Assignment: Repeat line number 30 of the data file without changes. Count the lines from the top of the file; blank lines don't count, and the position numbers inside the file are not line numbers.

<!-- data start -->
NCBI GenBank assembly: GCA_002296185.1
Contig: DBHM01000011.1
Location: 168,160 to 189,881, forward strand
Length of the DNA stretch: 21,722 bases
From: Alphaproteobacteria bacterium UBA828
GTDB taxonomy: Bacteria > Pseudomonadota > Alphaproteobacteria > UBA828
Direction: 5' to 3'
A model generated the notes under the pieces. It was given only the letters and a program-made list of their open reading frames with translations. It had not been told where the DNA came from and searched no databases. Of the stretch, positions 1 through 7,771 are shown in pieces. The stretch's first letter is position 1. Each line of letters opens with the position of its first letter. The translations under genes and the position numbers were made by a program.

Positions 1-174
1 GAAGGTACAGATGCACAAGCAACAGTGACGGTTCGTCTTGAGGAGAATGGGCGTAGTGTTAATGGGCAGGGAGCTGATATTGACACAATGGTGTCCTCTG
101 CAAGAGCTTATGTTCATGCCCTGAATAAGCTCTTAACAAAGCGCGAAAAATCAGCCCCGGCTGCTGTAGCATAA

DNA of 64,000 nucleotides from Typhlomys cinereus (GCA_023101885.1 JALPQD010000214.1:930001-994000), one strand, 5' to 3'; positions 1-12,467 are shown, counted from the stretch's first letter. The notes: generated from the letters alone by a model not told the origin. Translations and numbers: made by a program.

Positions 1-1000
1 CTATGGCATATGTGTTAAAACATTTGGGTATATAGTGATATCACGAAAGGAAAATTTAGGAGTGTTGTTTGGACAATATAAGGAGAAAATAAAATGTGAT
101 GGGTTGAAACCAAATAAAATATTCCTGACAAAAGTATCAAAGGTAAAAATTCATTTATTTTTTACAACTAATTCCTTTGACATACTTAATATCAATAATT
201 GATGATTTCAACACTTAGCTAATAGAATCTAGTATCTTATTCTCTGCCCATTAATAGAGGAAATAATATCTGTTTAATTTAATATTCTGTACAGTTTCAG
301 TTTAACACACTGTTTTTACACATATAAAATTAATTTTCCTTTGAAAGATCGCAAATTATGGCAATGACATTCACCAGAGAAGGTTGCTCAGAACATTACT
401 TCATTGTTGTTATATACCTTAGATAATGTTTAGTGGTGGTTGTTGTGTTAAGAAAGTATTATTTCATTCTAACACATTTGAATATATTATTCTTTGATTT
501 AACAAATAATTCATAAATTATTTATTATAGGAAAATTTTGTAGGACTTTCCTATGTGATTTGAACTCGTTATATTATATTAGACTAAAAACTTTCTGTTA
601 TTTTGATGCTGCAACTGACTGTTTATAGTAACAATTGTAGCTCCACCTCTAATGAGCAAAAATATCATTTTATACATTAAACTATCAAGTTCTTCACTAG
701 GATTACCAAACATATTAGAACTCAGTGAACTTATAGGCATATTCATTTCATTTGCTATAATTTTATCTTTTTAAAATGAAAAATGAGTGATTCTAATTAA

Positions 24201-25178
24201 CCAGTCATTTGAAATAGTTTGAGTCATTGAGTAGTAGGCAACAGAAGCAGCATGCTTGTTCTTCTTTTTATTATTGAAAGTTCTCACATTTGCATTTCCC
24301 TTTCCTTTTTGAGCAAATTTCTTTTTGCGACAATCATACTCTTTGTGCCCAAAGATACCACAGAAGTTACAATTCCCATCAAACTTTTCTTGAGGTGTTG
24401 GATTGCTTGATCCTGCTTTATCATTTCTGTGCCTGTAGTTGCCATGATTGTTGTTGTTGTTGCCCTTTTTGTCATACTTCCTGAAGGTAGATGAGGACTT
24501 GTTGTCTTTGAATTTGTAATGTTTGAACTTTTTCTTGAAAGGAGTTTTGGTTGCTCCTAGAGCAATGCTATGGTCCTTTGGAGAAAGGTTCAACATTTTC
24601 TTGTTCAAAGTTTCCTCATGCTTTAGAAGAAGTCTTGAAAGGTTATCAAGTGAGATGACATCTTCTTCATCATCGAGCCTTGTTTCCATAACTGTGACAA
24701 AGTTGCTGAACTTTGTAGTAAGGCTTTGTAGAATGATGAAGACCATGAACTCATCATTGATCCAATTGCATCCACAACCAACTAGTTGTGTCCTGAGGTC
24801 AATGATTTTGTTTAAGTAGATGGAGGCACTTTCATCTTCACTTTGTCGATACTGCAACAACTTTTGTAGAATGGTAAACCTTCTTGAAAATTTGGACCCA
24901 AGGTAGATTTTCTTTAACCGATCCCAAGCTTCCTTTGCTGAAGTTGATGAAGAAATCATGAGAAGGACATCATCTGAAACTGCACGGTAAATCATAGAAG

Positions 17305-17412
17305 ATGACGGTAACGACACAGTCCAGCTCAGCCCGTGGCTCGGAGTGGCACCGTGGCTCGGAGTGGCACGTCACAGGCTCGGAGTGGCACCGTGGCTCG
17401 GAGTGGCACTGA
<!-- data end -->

24901 AGGTAGATTTTCTTTAACCGATCCCAAGCTTCCTTTGCTGAAGTTGATGAAGAAATCATGAGAAGGACATCATCTGAAACTGCACGGTAAATCATAGAAG